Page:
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Saturday, September 22, 2018


Australia – compulsory insurance requirements

On the 6 April 2001 a new requirement came into effect for vessels in excess of 400 GT carrying oil as cargo or bunkers to carry a “relevant insurance certificate” when visiting an Australian port.  The Australian Maritime Safety Authority (AMSA) has issued marine notice 3/2001 informing of the implementation.

The amendment to the Protection of the Sea (Civil Liability) Act 1981 provides that the following information must be included in the certificate:

* The name of the ship;

* The name of the owner;

* The name and business address of the person who is providing insurance or other financial security in respect of the ship to cover the liability of the ship’s owner for pollution damage;

* The commencement date of the insurance coverage;

* The amount of cover provided under the insurance or other financial security, which must be no less than the limit of any liability applicable under relevant international law.

A period of grace of six months will be applied before full enforcement.

Source: Inchcape Shipping Services, Chatswood/London

Nigeria – ports will be privatised

The Nigerian Ports Authority (NPA) will be privatised.  “The NPA’s operations, services and structures will be sold as a matter of privatisation policy,” the Nigerian transport minister is reported as saying.  What remains will be an organisation purely exercising the regulatory functions of NPA, to maintain high standard shipping practices.  The government is said to be keen to increase productivity at its ports by improving the professionalism of the port labour force.

The NPA operates eight major ports in Nigeria with 126 berths, including 18 for dry cargo and liquid bulk.  Between them, they account for 99% of the country’s 63m tonnes international trade by volume.

Source: Fairplay Daily News

Nigeria – vetting of tankers reintroduced

The suspended National Maritime Authority (NMA) vetting/tanker inspection is to be reintroduced, probably by October 2001.

The inspection will be carried out, on behalf of the NMA, by Intercontinental Inspection Services Ltd., Phone: +234-1-2616216, fax: +234-1-2611766.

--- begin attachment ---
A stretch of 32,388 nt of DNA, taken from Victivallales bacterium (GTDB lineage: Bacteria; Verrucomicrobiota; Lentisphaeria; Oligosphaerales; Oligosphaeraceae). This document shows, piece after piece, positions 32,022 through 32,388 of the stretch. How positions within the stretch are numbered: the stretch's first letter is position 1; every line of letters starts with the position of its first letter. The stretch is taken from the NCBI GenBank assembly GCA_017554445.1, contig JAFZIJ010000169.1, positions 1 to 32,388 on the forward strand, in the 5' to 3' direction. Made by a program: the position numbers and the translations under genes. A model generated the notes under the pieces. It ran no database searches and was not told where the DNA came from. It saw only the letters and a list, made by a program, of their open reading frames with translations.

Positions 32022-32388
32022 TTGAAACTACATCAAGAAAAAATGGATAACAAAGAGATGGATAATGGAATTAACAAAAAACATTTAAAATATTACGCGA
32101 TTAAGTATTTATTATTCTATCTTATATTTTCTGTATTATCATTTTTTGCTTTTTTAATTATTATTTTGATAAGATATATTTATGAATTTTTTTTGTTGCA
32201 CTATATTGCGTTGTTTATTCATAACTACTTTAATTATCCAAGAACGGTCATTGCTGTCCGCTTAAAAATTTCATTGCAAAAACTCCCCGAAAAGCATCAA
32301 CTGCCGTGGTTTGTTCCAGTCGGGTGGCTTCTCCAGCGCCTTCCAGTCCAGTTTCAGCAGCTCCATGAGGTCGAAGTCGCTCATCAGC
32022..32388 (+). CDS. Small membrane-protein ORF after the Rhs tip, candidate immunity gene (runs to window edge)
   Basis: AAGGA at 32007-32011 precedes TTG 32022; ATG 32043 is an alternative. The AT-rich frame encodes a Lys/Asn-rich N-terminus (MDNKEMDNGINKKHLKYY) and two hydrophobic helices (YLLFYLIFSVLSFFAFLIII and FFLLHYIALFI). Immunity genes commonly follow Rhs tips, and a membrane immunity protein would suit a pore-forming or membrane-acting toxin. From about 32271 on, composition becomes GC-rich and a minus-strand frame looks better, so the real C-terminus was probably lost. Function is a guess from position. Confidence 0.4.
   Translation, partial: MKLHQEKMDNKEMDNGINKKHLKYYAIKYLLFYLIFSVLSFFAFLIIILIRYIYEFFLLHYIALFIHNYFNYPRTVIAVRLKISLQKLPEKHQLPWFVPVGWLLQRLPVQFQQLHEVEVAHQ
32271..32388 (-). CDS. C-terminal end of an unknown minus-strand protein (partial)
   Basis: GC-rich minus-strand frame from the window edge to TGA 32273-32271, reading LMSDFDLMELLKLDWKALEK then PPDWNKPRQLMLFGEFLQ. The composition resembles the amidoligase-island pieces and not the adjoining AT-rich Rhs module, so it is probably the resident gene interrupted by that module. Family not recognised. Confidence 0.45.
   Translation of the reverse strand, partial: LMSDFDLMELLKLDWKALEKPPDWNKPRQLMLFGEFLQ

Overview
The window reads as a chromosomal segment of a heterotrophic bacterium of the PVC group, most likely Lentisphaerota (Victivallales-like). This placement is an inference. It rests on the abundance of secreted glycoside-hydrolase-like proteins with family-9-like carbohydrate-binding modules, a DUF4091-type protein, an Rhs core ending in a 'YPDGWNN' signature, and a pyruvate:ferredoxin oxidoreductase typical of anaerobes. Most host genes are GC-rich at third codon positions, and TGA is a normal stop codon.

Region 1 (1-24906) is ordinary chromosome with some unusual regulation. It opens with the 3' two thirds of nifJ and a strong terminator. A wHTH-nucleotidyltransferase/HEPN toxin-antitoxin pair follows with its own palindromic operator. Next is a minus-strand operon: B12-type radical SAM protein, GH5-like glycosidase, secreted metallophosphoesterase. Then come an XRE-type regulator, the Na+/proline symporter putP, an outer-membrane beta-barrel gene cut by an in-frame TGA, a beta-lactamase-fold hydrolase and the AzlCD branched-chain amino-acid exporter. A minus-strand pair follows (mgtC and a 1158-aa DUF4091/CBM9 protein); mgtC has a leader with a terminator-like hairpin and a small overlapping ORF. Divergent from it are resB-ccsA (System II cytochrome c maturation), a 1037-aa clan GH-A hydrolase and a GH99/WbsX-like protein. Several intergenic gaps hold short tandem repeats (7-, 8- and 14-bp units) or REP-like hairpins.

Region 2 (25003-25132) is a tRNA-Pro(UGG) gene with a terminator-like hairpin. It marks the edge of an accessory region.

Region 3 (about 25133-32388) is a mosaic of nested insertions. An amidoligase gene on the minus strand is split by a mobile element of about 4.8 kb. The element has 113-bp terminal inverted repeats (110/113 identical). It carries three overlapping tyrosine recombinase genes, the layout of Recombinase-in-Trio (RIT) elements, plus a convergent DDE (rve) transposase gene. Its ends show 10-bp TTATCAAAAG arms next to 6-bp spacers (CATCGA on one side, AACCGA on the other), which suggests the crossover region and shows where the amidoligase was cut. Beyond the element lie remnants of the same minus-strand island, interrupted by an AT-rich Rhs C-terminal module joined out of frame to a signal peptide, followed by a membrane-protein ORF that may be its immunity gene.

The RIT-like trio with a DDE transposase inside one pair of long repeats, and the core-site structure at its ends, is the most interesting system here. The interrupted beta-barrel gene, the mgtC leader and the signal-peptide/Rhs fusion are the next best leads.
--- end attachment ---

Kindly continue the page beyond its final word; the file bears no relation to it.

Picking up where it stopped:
Tankers may be inspected anywhere in the world with the owner’s permission, or in Nigerian territorial waters for a fee of USD 5,000. 

Vessels found to be in order will receive an NMA certificate of compliance valid for one year.

An official announcement by the NMA has yet to be made, therefore INTERTANKO will consider whatever action is necessary.

Source: Gulf Agency Company Ltd. 

Spain/Tenerife – charges and dues on SBT tankers

Since our article in Weekly NEWS No. 48/2000 INTERTANKO has continued its correspondence with the European Community, who offered to assist in the implementation of SBT relief in pilotage dues in Tenerife, Spain.

We have just been informed that by letter of 19 June 2001 Spain replied to the Commission’s letter of 19 April 2001 informing that the Coorporacion de Practicos (Pilots Association) has admitted that the allowances provided for are not being applied.  In this respect, the Harbour Board has drawn up a proposal by the Council Administration of the Santa Cruz de Tenerife Port Authority to bring an action against the Pilots Association of that port.

Furthermore Spain points out that there is no record in the correspondence of the Tenerife Port Authority of any complaints made before this one on the matter raised by the Commission, and they reassure the Commission that if that had been the case, sanctions would have been taken against the Pilots Association before.

Finally, Spain informs the Commission that with the measures adopted by the Port Authority this matter will soon be resolved.

INTERTANKO hopes that the above information will clarify the situation regarding the Port of Tenerife, and urges all members to report their future experiences from calls at the said port.

The Commission services will continue to monitor the implementation of the SBT Regulation in the European Union.

Source: European Commission, Brussels